by Tom Boyer for the Lasting Impressions blog series

This is the fourth post in my Lasting Impressions series about making the best impression you can with customers from initial contact to well after the sale. In this post, I’m going to cover your entryway and store layout.

In a previous post I talked about the importance of your store exterior and the experience leading up to entering your store. Once you’ve drawn people in, you need to make sure your entryway is inviting and your store layout is easy and intuitive to navigate.

What makes for an inviting entryway? A safe, clean, uncluttered space. Safe means that you have a rug for visitors to wipe their feet off on, especially if you have a tile, linoleum, or other potentially-slippery-when-wet type of flooring. Even if you do have carpeting, you can catch those initial steps that can track in mud, snow, leaves, etc. Additionally, make sure there is an open area free of clutter so as customers may be passing when entering or leaving, everyone can get through easily.entryway and store layout

It’s important to use your entryway to feature special promotions, make your sales flyers and shopping baskets available, and display seasonal or special gift items. As customers enter, you want them to find a clean, open area that gives a sense of the shopping experience they can expect in your store. Your entryway, in effect, sets the stage.

Once customers are in, your store layout is an important element to making a positive impression in those initial seven seconds. Shoppers want to be able to move around easily and quickly figure out which direction they should go to find what they want. I’ll talk about signage specifically in my next post, but do make sure customers can figure out which way to head to get to what they want.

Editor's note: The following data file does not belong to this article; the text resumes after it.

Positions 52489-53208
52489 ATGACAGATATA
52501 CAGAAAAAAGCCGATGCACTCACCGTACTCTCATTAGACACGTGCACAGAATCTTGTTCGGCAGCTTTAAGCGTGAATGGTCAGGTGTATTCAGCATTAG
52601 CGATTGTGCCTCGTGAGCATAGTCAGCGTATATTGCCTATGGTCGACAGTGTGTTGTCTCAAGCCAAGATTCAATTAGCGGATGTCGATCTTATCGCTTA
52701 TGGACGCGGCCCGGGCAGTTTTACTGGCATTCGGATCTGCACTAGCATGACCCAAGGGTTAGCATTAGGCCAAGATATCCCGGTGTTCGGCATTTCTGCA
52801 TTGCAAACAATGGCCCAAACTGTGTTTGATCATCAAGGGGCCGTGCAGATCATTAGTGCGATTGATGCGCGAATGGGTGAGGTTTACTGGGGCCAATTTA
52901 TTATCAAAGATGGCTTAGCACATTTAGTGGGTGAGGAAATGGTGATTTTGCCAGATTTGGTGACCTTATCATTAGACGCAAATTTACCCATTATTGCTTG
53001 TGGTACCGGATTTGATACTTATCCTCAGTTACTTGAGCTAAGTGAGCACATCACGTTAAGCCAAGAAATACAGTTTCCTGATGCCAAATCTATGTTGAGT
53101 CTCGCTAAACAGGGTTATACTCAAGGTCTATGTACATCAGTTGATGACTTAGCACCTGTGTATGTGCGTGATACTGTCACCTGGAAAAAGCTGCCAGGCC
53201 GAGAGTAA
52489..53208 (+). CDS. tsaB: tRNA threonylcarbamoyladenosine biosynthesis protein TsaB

You set the direction

Your store layout will dictate the traffic flow in your store. How you set gondolas, displays, checkouts and the prescription counter will determine the pathways that customers can take to get what they came in for as well as hopefully trigger some impulse purchases along the way.

I’ve seen pharmacies that have an aisle from the front doors directly to the prescription counter with greeting cards on either side. This layout provides no interaction with the store’s health, beauty, and wellness products and makes it easy for the customer to come and go without any impulse sale opportunities in their path. While there is something to be said for convenience, you are running a business that depends on sales from your front-end, now probably more than ever. Give your customers a path to the prescription counter that entails going through one or more aisles of your HBW departments. Place some displays in the path as well, as long as there is plenty of room to get around them.

If your store is large enough, don’t forget to offer wide aisles that will accommodate mobility devices. It’s also helpful to have aisles wide enough so that more than one person can shop in them at a time.

There is much to consider when thinking about the setup of your store. Focus on creating space and “four-corner exposure.” You want it to be easy to get around, accommodate customers with different mobility needs, and provide opportunities to show off as much of your merchandise as possible. Make the most of the area you have to not only give customers the impression that your store is easy to shop but also follow through by providing a comfortable, uncomplicated shopping experience.

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